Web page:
I’ve got about forty minutes left and I want to talk about one great thing. Last week I ordered a copy of the Criterion Collection’s 1,000th video release. I had seen a page describing it and it looked like something I really had to have, and something I’d be able to enjoy with the kids: a set of fifteen Godzilla movies. The set is called Godzilla: The Showa-era Films, 1954-1975. I ordered it from Barnes and Noble online, since it wasn’t in stock at any of the stores near me. It showed up on Saturday, much sooner than I expected.

Although I had read the description of the release, somehow I had the impression that it was a normal-size Blu-ray boxed set. I figured it would fit on my self alongside The Complete Jacques Tati, Wings of Desire, and The Man Who Fell to Earth. But no — the package is far larger, and far more amazing, than I expected. The package is an oversize book, about 14 inches tall by 10 inches wide, and in addition to an interesting essay, it contains very cool illustrations, with each film illustrated by a different artist. The color palettes of the illustrations are boldly, unabashedly day-glow in nature, featuring a lot of pure magenta, yellow, cyan, and black. They would all make great film posters!

The first Godzilla movie I clearly remember seeing was Godzilla Vs. Megalon (1973). I saw that film in a hotel one summer while driving from Pennsylvania to Iowa. I was probably ten or eleven, which would have made it 1977 or 1978. The short essay on that film describes it as “the low point of the Showa Godzilla series,” at least from “a production perspective.” In fact I remember that it moved very slowly; I wanted it to be better than it was.

There are fifteen films included in this set. This doesn’t represent all the Godzilla films ever made by any means; there are over thirty. But this set covers the ones released during the reign of Emperor Hirohito. They vary considerably in style. I have only seen a few of these. If you were a fan of Mystery Science Theater 3000 in the nineties, like I was, you have probably seen a number of Japanese monster movies, but they featured more Gamera movies than Godzilla movies (probably because it was cheaper to get the rights to use them).

I planned to watch the first one, simply called Godzilla, from 1954, with the kids last night, but they screwed around and argued about their chores so much that there wasn’t time. But it rained briefly this afternoon (we have a rule that the kids can watch movies on rainy afternoons), and I had a few minutes before I needed to leave for the church, so I put on the shortest one in the set, All Monsters Attack.

All Monsters Attack (1969 Film, 2019 Criterion Blu-ray, Japanese with English Subtitles)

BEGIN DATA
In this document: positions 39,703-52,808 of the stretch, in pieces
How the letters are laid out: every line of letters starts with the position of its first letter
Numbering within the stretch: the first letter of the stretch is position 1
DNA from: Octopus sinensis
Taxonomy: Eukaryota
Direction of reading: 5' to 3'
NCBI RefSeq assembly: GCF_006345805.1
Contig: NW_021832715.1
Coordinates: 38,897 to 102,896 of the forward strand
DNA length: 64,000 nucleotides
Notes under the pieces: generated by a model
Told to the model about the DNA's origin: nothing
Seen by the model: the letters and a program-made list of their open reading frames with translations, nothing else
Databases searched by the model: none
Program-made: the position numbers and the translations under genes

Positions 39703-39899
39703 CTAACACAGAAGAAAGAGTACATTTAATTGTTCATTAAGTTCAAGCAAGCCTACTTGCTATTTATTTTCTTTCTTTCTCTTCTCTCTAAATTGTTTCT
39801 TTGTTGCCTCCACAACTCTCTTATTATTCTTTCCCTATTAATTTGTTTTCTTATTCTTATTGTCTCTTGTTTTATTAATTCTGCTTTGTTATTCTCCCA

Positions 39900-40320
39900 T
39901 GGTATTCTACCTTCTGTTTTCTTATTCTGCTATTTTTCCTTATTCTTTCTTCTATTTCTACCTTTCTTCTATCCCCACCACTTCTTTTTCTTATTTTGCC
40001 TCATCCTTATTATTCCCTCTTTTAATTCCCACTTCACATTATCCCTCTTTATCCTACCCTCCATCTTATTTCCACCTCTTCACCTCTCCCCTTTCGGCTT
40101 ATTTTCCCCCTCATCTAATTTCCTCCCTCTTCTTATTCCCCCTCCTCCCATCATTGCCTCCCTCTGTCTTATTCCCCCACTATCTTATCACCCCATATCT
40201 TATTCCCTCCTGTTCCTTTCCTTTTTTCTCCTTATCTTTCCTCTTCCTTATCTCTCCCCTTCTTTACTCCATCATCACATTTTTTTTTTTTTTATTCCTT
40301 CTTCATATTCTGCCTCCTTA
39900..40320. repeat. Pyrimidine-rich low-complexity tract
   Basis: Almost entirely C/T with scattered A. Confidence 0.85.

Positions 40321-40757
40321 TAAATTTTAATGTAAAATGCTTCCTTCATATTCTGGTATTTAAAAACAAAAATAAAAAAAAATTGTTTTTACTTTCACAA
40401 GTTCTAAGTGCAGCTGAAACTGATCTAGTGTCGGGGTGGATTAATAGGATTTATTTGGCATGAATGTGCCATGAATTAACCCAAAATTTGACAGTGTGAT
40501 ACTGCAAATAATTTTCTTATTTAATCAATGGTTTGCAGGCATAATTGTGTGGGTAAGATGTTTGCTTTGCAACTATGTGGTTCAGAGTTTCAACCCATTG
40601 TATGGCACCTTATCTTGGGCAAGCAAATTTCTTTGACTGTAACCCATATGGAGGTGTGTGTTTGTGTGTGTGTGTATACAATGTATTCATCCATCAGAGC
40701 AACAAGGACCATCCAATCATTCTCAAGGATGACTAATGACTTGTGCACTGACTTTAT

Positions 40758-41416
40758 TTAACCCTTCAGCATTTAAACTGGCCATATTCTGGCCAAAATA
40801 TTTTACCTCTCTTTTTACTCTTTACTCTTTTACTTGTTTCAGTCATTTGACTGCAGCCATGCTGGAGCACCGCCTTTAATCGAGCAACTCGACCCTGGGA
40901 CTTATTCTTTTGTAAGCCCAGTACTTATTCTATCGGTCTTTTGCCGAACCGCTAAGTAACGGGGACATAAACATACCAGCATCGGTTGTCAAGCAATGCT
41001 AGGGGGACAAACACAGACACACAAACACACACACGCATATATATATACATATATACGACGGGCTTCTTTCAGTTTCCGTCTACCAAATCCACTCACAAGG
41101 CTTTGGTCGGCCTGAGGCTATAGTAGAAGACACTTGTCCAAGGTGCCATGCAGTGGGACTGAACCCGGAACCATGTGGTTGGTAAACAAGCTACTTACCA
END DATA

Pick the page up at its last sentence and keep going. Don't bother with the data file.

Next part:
Directed by Ishiro Honda, this is one of the sillier films in the set, but its protagonist is a young boy named Ichiro, so it was perfect for Joshua and Benjamin to enjoy. In fact Joshua read the subtitles to Benjamin. It’s largely a silly allegory about bullying; the young hero faces a bully, and overcomes him because of a sort of psychic connection to Minilla, the son of Godzilla, and in his dreams and even in his daydreams, Ichiro finds himself on Monster Island talking with Minilla, who is being bullied in a similar manner by a monster called Gabara, who has the same name as Ichiro’s bully. There’s a subplot involving a couple of incompetent thieves. In this regard, this film reminds me a lot of some of the Disney live-action films from the 1970s such as The Apple Dumpling Gang and The Love Bug — films I saw in an outdoor drive-through from the back seat of a Dodge Dart.

The film is very low-budget and so borrowed a lot of fight scenes from other films. Some of these are pretty dumb-looking. There’s an underwater fight scene which was clearly shot dry-for-wet. But it’s still a sweet movie. Formally, I found my impressed with the cinematography, not in the fight scenes shot on a cheesy Monster Island set, but in urban postwar Japan. The transfer is very nice, and the color is beautiful. Ichiro and the adults in his life are living in relative poverty, and so the interiors and industrial settings are gray and ugly, but these settings don’t seem to dampen their enthusiasms. The book says:

With the deceptively simple All Monsters Attack, Honda speaks to children on their own level, without the condescending attitude that kids so often encounter in films aimed at them.

I agree with that; for a cheap and cheesy monster movie trying to keep a franchise going and bring in a little money, it’s surprisingly un-cynical. I have a feeling I might have seen this one before, when I was very young; some of the psychedelic scenes with young Ichiro on Monster Island look and sound very familiar.

That’s all I’ve got time for this week. I hope to review more movies from the Godzilla set next week. Have a good week!